I have never felt so “adult” in my life especially since last year. It’s funny how we often say that “age is just a number” — which is true — but we find ourselves facing more problems as we age. And these problems or issues are only deemed to be problematic to us because we have experienced much in our lives to understand the gravity of the situation we are in. But then, this sentence only contradicts the former because even at a very young age, you experience a lot more than others, and when you grow older, you have more experiences and life moments to reflect on to ascertain the current issue you are facing, or, for the matter of fact, your future. And this is probably why some people comment, “You’re too matured for your age! I didn’t know you’re 21.” Yup. Okay.
That said, some people find themselves in situations they would only expect to see “adults” in. I can only think of two reasons — the people around you expect you to be in the know and perhaps have a say or be involved because of where you stand right now; or you feel affected by the situation and you find that there is a need to do something about it.
Up till now, I don’t know at what particular age “adulthood” begins because, let’s be honest, your mentality — the way you think and act, the way you show respect to others, the kind of things you feel deserves some form of worry — matters. One can be 21 and not caring of what is happening around and only doing what he/she wants to do because he/she wants to enjoy, and another of the same age might probably be thinking of himself/herself but often vis-a-vis the people important to them. But this dichotomy is of course too neat. Life isn’t a coin where there are only two ways to explain things. Instead, there is a messy web out there. My point is that if we have begun to worry a bit too much about the people around us, the situations that we would never wish to find ourselves in, things that may seem micro at first look but we have begun thinking on a meso and macro level, or on the “future-level”, I think we have come to stage where our decisions will begin to matter and affect many around us — we have arrived at adulthood.
And as I am writing, I realised that the meaning of being an “adult” or the term “adulthood” is probably socially constructed, and for the ease of giving a name to the period of life I’m trying to describe, this term is probably the closest.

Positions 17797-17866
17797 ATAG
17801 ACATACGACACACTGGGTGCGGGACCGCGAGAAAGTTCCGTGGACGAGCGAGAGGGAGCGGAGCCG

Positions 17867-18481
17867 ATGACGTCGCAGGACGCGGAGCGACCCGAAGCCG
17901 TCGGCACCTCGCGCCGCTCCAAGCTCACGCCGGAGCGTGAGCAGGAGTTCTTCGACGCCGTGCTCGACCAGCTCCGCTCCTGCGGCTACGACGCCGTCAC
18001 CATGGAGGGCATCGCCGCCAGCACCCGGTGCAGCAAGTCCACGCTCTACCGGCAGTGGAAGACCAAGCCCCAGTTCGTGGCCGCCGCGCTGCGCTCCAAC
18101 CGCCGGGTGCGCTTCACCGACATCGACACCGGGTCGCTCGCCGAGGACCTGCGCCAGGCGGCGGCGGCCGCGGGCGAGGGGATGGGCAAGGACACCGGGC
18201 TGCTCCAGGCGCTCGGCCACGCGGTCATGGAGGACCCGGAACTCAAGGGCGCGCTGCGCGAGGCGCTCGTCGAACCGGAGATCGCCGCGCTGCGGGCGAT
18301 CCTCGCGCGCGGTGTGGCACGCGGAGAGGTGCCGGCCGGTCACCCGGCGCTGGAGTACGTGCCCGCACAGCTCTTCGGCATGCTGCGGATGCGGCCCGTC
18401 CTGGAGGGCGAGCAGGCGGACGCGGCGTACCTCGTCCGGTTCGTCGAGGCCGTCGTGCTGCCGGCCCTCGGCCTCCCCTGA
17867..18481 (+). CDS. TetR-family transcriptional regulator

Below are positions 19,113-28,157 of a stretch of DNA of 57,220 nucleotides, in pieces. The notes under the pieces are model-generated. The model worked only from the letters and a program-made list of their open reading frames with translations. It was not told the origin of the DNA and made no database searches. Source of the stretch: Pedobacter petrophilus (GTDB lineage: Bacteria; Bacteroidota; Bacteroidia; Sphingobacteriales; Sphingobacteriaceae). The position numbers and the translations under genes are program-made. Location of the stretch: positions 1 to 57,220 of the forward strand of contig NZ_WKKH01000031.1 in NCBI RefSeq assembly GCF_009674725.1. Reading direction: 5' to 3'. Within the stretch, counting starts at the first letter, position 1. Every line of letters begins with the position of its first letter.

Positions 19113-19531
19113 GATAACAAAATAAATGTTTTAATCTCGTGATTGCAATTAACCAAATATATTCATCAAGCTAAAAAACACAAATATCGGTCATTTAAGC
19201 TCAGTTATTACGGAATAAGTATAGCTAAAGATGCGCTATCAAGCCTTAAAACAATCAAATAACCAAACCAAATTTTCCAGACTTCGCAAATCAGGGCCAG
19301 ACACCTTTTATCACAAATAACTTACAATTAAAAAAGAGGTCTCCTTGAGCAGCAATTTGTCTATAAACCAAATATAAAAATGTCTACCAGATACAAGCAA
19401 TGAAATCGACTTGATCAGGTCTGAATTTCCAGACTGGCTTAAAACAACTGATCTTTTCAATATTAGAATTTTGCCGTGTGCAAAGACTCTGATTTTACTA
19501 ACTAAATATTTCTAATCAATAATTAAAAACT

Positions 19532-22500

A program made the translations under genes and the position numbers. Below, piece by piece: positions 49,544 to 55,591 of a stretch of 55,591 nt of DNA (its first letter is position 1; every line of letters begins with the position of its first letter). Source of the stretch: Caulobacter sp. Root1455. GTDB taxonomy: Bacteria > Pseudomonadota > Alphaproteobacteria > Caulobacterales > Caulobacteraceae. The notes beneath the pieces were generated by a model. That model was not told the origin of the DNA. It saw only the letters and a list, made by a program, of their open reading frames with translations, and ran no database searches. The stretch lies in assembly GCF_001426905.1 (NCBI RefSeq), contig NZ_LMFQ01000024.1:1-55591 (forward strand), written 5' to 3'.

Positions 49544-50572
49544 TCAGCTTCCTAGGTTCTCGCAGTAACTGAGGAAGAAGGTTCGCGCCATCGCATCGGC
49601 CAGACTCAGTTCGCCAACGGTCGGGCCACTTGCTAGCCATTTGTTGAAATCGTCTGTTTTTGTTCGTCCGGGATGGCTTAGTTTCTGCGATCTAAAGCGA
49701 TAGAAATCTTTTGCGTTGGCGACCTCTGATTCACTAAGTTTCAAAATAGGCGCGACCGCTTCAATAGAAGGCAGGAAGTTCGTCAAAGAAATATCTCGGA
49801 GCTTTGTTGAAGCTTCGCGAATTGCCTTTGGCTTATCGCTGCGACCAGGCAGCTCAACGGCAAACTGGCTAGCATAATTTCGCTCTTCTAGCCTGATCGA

I’ve also come to understand that we often find respite in talking to our friends or family about certain issues that bother us. We’re worried so much about something and the person consoling us tells us to calm down and that everything will be okay, and if possible, helps us think of practical ways to ease our worry. That is important. We cannot bottle up our worries in ourselves because we only have a certain capacity to endure, and once that capacity hits a maximum, we explode and affect everybody else including ourselves. But that isn’t just it.
Confiding in someone also helps to remind ourselves that we need to calm down, think less on the negative side and always hope for a positive outcome. It helps us to even prepare for the worse. Because the people whom we confide in are those we trust, they will always ensure that we are given the listening ear and keep on reminding us that we should remain optimistic. And it is only then that we are able to internally calm ourselves. We just need that spark to give us that mental energy to do so — this can only be done on our own. No matter how much our friends or family can tell us not to worry, if we cannot do so — this is probably a sign of a bigger worry.
I’m not writing this because I choose to write a random topic. We don’t write things without any prior experiences. We often write because we want to pen down what we have gone through, and through thoughts and words, we actually understand ourselves better.
And of course, there will be many times in the future where I’ll be a worried chicken — there is no doubt about it. But I’ve begun to understand myself more and this is very important to face the uncertainties the future has in store for me.